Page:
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Amnesty International NZ: Trial by Timeline

The Communication Agencies Association of New Zealand Bronze, New Zealand Effie Awards, 2013

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Amnesty International NZ: Trial by Timeline The Communication Agencies Association of New Zealand Bronze, New Zealand Effie Awards, 2013

Amnesty International NZ: Trial by Timeline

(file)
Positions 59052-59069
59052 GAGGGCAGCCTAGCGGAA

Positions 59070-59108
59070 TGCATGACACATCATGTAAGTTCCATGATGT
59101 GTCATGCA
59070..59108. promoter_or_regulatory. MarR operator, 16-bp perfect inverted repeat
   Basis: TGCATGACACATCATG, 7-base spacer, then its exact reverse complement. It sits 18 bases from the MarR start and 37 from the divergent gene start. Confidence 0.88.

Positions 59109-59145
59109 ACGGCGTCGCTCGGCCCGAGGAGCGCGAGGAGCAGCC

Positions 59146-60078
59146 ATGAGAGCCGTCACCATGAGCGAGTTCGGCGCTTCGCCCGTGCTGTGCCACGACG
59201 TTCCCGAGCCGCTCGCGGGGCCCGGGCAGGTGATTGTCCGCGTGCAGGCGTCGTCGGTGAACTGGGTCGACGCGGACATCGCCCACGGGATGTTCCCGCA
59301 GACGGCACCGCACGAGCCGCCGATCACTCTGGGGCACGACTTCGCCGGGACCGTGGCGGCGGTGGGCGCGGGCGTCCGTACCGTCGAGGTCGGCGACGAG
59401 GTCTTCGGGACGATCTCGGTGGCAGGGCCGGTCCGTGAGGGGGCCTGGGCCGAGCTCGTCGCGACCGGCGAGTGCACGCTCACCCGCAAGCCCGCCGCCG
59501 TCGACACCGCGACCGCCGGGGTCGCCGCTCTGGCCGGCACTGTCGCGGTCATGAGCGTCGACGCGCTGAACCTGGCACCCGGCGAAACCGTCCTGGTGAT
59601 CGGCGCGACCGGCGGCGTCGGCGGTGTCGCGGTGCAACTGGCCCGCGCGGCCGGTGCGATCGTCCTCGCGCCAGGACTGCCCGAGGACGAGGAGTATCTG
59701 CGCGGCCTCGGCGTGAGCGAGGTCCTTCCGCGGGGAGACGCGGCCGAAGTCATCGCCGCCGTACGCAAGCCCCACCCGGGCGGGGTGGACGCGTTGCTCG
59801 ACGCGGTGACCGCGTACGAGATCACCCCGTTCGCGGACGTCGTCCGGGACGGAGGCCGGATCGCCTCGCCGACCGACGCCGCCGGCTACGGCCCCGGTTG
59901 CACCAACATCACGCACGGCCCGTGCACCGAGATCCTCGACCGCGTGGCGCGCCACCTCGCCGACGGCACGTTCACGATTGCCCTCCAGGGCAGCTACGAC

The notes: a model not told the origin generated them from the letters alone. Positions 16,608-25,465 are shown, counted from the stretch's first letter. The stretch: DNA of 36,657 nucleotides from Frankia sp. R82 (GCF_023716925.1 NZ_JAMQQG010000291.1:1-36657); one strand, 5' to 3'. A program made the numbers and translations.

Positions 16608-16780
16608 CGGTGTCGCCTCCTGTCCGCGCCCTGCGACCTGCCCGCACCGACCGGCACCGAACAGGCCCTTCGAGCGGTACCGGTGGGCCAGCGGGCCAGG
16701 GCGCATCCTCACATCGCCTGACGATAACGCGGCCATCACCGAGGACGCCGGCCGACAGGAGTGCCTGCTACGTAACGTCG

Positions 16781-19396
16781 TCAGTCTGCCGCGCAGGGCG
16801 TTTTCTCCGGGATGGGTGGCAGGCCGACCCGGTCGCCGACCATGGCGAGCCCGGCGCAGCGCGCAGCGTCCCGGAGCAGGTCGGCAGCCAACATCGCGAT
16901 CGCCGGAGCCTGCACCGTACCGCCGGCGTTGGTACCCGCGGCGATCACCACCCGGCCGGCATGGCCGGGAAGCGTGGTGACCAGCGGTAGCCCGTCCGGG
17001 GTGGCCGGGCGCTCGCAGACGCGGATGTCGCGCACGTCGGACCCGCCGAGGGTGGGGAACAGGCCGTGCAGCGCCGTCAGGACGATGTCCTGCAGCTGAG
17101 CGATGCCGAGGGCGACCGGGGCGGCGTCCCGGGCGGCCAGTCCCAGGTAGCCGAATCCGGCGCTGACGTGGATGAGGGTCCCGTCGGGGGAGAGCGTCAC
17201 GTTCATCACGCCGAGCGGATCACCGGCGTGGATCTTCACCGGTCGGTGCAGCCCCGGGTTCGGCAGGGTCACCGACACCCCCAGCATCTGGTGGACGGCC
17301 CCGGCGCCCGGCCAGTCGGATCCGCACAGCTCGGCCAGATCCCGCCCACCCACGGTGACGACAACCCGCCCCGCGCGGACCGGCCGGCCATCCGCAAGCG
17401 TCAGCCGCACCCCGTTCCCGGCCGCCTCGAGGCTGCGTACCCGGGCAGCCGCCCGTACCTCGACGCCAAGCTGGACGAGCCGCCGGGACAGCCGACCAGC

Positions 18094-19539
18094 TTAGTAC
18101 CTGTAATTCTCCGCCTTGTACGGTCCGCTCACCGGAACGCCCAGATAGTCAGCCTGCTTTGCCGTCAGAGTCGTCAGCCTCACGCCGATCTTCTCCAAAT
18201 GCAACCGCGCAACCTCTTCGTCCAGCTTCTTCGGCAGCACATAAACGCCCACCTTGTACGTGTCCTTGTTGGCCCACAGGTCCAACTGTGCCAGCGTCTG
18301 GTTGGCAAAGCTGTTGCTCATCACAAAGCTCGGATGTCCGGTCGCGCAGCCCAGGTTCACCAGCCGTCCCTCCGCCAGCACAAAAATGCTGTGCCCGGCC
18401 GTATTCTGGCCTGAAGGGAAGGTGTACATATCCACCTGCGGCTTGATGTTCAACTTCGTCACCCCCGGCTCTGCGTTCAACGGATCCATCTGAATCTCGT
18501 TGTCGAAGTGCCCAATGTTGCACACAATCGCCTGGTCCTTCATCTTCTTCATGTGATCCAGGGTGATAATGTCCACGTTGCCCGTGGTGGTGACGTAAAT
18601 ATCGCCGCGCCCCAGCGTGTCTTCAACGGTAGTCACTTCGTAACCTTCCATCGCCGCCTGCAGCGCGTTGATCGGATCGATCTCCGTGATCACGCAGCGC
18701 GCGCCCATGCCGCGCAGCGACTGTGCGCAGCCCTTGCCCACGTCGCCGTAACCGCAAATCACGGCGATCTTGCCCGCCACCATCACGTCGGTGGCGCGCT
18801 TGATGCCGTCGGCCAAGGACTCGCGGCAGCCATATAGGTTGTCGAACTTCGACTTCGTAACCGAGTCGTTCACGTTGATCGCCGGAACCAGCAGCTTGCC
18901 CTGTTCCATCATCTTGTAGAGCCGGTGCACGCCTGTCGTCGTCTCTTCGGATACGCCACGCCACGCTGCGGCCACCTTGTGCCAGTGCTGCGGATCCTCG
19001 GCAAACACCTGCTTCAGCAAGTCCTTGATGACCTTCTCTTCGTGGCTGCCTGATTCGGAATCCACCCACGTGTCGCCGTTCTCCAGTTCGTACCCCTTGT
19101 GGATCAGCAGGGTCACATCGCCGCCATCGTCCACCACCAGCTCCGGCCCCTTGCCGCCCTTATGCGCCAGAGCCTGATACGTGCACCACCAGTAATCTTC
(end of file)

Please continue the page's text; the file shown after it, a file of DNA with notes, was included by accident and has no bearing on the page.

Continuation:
Campaign details Category: Limited Budget: Less than $300,000 Agency: Colenso BBDO/Proximity New Zealand Client: Amnesty International NZ Summary In a country as fortunate as New Zealand, Amnesty International is a movement understood and supported by just a few. To increase awareness and support, Amnesty wanted to give New Zealanders a first-hand experience of life in countries where human rights aren't afforded. So they created Trial by Timeline an application that interrogates your Facebook Timeline and shows you what your behaviour could have cost you in other countries around the world, just for being you. This is the story of how a local campaign managed to reach over 15 million people. Key learnings To start to change the overall perception of Amnesty International, Colenso BBDO/Proximity New Zealand had to find a tangible way of bringing Amnesty's message home to everyday Kiwis. They needed to enable people to experience first-hand what it might be like to live without basic human rights by talking to them in a place where they're already engaged and freely sharing in conversations. They had to make the charity accessible to more people and find a way to communicate with them in a personal and relatable way. Marketing challenge and objectives By nature we are driven by self-interest, so the challenge was to get as many Kiwis as possible to understand and support the work of Amnesty International's global movement to stand up for human rights. Colenso BBDO/Proximity New Zealand chose to do this by bringing the plight of those less fortunate than ourselves as close as possible to the lives of New Zealanders. As a charity, there was no budget for paid media. BB needed to create something that people would talk about and share and so virality was a key deliverable for this campaign. The campaign objectives were to raise awareness and engagement using www.trialbytimeline.org.nz. The goal was 100,000